The Girl with the Edinburgh Tattoo

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Archive for the tag “The White Horse”


The blurb for Ben Van der Velde’s show starts like this – ‘Thanks to Genghis Khan’s friskiness we’re all 8% barbarian’. The flyers and the poster have Ben suited-up and wielding an axe. So far so interesting.

To kick off there’s a quick scan of the audience with assumptions made. There’s a big bloke who must be tough; a wee woman who’s probably feisty and a couple who look as if they may be pot-heads. Tricky that last one – especially when said couple were asked how they enjoyed getting high and the guy replied ‘eating a lot of food and watching shit TV’. Back to the big bloke sitting with his mates at the back of the room who give a collective cheer when the question ‘is anyone Jewish?’ is asked. Ben looks momentarily stunned but recovers quickly with some neat ad-libs re the subversion of stereotypes.

This leads into the main part of the set which is about Ben and his being Jewish but he’s non practising and not religious at all. This brings a whoop of delight from an audience member who gets a bit of a counter-Dawkins/Hitchins put-down. But this part of the set is more about Ben with tales of doing a disastrous gig for kids at his local synagogue and whether he should get his son circumcised. Generally all good stuff – but I wasn’t sure about a throwaway line relating to FGM.

After this bit Ben tackles the thorny subject of Brexit – but not as I’ve seen a few comedians do it at this year’s Fringe: ‘What was that about, eh?’ and move swiftly on. He asks for a show of hands and of course being a ‘lefty liberal audience’ we all stick our mitts up to indicate we did ‘the right thing’. All except for one person at the back – what ensued was quite a confused/confusing exchange with Ben back-peddling a bit down the road of ‘some of my best friends are… ‘

The show ends with a story involving a backpack-carrying Muslim where the message is ‘don’t make assumptions’ but as there are so many confused assumptions already in the room the message gets a bit lost. It’s a shame as the whole idea of shared DNA suggests inclusiveness which is always good for coaxing an audience on board. As it was there was more of a pervading air of disengagement when we should have been getting gee’d up for the big finish. Ben is undoubtedly a very accomplished comedian and he proves he can think on his feet when a curveball is thrown at him. Maybe he shouldn’t invite too many to be thrown at him in the space of one show though.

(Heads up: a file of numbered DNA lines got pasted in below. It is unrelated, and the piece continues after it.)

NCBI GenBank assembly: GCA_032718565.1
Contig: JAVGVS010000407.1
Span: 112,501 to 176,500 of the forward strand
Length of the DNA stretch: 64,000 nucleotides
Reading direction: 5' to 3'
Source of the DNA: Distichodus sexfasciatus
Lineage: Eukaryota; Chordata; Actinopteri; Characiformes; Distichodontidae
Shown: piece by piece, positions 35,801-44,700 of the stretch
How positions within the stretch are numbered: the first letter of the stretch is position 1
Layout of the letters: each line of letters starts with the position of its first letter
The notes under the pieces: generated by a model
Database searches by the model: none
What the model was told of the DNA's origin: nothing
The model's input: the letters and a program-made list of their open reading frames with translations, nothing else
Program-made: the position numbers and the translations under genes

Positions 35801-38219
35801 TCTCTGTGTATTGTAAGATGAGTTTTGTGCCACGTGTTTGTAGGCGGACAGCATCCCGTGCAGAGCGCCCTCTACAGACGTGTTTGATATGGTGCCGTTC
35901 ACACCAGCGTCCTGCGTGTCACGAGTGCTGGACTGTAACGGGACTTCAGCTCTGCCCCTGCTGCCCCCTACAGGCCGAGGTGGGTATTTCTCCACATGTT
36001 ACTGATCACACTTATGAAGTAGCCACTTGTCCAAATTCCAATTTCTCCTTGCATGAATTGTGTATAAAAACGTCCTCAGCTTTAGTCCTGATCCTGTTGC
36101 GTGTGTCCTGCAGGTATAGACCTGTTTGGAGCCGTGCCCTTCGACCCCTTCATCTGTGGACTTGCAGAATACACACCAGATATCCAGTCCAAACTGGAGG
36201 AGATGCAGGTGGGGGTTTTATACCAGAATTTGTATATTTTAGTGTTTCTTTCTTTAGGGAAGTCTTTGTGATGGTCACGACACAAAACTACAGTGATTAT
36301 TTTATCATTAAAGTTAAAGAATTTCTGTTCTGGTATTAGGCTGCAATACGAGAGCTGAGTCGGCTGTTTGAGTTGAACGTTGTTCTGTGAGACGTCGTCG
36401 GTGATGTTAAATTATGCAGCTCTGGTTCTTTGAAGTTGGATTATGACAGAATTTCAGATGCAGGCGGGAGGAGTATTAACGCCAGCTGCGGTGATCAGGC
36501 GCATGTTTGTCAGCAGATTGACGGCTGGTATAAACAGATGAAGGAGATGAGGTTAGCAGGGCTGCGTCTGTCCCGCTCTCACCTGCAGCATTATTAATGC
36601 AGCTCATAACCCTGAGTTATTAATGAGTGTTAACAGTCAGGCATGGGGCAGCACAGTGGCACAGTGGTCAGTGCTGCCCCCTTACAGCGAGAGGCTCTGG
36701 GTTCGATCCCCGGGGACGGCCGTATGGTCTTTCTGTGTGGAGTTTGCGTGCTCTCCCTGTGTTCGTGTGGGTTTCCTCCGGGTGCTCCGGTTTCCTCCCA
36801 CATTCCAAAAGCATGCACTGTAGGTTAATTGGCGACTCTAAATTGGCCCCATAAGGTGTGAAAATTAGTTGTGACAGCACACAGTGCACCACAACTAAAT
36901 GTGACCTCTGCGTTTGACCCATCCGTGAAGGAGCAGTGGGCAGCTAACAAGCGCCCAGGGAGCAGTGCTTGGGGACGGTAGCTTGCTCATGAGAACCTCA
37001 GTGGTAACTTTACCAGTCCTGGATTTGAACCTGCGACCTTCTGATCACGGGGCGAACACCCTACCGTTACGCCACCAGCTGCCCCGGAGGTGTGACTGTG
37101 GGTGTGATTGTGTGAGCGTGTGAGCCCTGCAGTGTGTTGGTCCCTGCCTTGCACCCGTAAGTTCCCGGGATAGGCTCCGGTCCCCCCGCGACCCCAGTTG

(Review for 21 Aug)

A Class Act

InderGlad to say I had a bumper last day on the Fringe with one particular jewel in the crown. I hope Inder Manocha will forgive me for using the colonial reference but as his show White Man’s Burden doesn’t as much play with political correctness as give it a good smack around its sanctimonious chops I think he’ll be OK with it.

Inder is Anglo-Indian, he’s also middle-aged (46), middle-class, loves the theatre and Shakespeare but being brought up in 70s England – as well as having experienced direct, casual racism – he has an inner Bernard Manning giving him a running commentary on everything he does. As such he’s a bit crap at being politically correct. He gets a hard time from a young girl at a diversity training workshop for joking about the absurdly lengthy list of ethnic categories on offer and using the ‘P’ word. He feels alienation when his grandfather speaks of the corner shop family business or the traditions of the old country. He challenges a burka’d woman for making him feel uncomfortable and feels ashamed at his own feelings of prejudice against Americans. So nothing is clear cut, he’s a sum of many different parts and can’t be squeezed into a diversity-training tick-box.

The small and intimate space of The White Horse back-room suits Inder and his semi-confessional tone perfectly. As you would expect from such an accomplished actor the show is expertly performed; but as a gifted comedian – for every moving passage there is a satisfactory pay-off with some quality punch-lines. I’m still laughing at the concept of having ‘gay teeth’!

Another lovely aspect of the show is Inder’s actorly eye for detail – like a simple two-move hand gesture, borrowed from his granddad, that expresses a world of hope turning to despair. You’ll recognise it in an instant along with so many other things to do with life, love, family, identity…

That’s certainly the ‘message’ I took – no matter what your ethnicity is, you are still held hostage to a myriad of fears, paranoia and expectations from others. But the marvellous thing about Inder is that he never appears like a ‘messenger’. Enthralling, moving and very, very funny.

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